Coleman – one of the highest-profile employees of the whistleblower office – has now requested protection from another federal agency that protects whistleblowers, the U.S. Office of Special Counsel.
In his request, which he also sent to members of Congress, Coleman described the work environment as “toxic” and said the office has turned into a “Dumpster fire,” according to a copy of his complaint sent July 31.
In interviews and written complaints reviewed by USA TODAY, three other employees who requested anonymity described Bonzanto as a leader who has cut herself off from employees and issued blanket orders without listening to front-line staff.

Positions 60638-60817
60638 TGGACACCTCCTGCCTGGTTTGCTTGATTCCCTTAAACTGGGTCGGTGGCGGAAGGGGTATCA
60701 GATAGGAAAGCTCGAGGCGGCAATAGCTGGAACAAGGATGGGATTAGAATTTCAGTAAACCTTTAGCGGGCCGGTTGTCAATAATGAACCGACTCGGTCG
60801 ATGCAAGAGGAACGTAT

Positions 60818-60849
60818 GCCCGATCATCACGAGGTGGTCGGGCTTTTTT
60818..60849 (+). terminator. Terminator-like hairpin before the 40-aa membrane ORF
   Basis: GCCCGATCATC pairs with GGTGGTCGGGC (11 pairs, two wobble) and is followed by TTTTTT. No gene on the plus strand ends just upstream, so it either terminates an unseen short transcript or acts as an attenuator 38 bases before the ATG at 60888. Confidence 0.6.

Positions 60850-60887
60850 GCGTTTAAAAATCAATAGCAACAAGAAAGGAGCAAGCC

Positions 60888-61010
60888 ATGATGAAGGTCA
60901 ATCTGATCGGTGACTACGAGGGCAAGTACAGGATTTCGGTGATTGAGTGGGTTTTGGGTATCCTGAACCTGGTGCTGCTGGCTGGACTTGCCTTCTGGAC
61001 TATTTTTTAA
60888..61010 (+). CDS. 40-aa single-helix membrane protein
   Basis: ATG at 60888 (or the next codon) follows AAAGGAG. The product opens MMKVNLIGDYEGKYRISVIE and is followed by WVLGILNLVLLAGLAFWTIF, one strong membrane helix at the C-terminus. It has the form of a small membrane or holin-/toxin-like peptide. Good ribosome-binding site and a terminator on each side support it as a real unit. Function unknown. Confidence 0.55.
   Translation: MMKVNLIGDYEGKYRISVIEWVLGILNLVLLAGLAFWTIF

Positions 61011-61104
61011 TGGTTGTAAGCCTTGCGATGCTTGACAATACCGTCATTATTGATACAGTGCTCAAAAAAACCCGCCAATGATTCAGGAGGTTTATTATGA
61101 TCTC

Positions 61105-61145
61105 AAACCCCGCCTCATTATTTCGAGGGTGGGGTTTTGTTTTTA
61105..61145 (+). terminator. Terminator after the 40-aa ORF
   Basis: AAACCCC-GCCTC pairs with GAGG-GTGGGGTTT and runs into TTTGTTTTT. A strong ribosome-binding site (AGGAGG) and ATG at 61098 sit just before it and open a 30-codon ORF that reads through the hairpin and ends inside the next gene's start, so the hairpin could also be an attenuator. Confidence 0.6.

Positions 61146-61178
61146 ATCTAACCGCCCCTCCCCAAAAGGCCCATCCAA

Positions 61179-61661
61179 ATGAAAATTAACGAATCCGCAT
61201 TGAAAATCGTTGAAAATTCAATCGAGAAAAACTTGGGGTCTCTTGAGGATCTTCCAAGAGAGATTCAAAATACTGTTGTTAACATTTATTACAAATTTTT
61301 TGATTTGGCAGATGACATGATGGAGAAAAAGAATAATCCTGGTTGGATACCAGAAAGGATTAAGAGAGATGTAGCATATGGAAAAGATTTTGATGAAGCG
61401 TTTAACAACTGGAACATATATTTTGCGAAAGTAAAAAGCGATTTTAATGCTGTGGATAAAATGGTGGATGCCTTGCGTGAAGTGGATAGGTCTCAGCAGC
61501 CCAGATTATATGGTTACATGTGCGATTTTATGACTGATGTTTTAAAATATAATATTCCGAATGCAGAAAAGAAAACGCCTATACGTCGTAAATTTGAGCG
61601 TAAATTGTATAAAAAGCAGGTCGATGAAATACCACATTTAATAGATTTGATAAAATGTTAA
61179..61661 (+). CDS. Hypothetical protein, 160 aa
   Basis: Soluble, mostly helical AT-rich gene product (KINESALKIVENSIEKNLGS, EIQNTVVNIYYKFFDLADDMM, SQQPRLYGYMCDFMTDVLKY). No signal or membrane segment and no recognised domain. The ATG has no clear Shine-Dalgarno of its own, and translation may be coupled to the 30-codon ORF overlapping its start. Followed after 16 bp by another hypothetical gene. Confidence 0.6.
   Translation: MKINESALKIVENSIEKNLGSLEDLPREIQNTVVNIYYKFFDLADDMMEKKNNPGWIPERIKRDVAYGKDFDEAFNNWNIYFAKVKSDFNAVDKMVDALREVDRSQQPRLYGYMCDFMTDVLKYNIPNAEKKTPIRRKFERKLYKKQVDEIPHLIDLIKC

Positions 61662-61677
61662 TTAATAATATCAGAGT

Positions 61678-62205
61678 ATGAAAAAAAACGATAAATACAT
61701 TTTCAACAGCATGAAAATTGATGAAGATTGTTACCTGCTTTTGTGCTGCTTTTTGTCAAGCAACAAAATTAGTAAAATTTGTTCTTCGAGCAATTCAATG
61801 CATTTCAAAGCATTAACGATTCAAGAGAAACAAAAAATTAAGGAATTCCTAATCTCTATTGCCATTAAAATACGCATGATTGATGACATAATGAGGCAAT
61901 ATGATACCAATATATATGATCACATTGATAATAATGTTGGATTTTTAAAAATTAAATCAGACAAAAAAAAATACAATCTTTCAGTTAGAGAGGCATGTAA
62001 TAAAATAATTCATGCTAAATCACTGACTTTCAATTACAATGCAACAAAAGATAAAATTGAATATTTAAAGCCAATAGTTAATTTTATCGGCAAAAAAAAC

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“We need help,” Coleman said. “How can you treat your employees the exact way we’re trying to protect employees from being treated?”
In response to inquiries from USA TODAY, the VA said Coleman's use of the terms “toxic” and “Dumpster fire” shows a “critical disregard” for the fact that problems at the office have been “over two years in the making”and include a “substantial backlog of cases.”
The agency said in a statement that Bonzanto is reorganizing the office to enhance communications with VA employees who report wrongdoing across the country and speed up investigations of the complaints.
The VA said leaders who conducted meetings to inform staff about the “proposed realignment” reassured them they “will not lose their job or have their pay reduced.”
“OAWP has remained transparent with staff throughout the realignment process; solicited and received feedback; and responded to staff questions during multiple meetings and discussions,” the VA said.